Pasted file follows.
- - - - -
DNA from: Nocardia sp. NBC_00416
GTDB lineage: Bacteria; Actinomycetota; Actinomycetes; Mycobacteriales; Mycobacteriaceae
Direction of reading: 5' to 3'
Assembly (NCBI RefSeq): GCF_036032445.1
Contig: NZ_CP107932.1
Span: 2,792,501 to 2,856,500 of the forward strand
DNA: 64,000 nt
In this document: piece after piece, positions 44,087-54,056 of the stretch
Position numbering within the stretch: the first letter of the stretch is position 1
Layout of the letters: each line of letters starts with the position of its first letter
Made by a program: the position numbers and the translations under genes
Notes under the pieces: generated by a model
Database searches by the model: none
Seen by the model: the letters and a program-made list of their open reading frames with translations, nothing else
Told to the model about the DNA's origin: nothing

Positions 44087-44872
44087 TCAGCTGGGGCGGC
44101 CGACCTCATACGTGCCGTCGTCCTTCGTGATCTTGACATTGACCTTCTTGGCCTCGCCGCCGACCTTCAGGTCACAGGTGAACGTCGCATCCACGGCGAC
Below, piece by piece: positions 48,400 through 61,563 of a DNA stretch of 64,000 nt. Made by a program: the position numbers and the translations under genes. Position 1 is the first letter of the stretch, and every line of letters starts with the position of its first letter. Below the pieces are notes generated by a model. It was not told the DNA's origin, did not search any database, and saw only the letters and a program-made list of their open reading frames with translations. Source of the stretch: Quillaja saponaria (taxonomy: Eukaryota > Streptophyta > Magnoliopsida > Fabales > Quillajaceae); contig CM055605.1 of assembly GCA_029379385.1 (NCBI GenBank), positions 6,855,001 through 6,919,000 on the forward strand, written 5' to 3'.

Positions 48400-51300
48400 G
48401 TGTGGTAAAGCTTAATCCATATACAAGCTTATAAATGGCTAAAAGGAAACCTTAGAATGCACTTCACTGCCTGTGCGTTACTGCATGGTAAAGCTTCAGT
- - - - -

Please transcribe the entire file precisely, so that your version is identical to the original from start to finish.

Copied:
DNA from: Nocardia sp. NBC_00416
GTDB lineage: Bacteria; Actinomycetota; Actinomycetes; Mycobacteriales; Mycobacteriaceae
Direction of reading: 5' to 3'
Assembly (NCBI RefSeq): GCF_036032445.1
Contig: NZ_CP107932.1
Span: 2,792,501 to 2,856,500 of the forward strand
DNA: 64,000 nt
In this document: piece after piece, positions 44,087-54,056 of the stretch
Position numbering within the stretch: the first letter of the stretch is position 1
Layout of the letters: each line of letters starts with the position of its first letter
Made by a program: the position numbers and the translations under genes
Notes under the pieces: generated by a model
Database searches by the model: none
Seen by the model: the letters and a program-made list of their open reading frames with translations, nothing else
Told to the model about the DNA's origin: nothing

Positions 44087-44872
44087 TCAGCTGGGGCGGC
44101 CGACCTCATACGTGCCGTCGTCCTTCGTGATCTTGACATTGACCTTCTTGGCCTCGCCGCCGACCTTCAGGTCACAGGTGAACGTCGCATCCACGGCGAC
Below, piece by piece: positions 48,400 through 61,563 of a DNA stretch of 64,000 nt. Made by a program: the position numbers and the translations under genes. Position 1 is the first letter of the stretch, and every line of letters starts with the position of its first letter. Below the pieces are notes generated by a model. It was not told the DNA's origin, did not search any database, and saw only the letters and a program-made list of their open reading frames with translations. Source of the stretch: Quillaja saponaria (taxonomy: Eukaryota > Streptophyta > Magnoliopsida > Fabales > Quillajaceae); contig CM055605.1 of assembly GCA_029379385.1 (NCBI GenBank), positions 6,855,001 through 6,919,000 on the forward strand, written 5' to 3'.

Positions 48400-51300
48400 G
48401 TGTGGTAAAGCTTAATCCATATACAAGCTTATAAATGGCTAAAAGGAAACCTTAGAATGCACTTCACTGCCTGTGCGTTACTGCATGGTAAAGCTTCAGT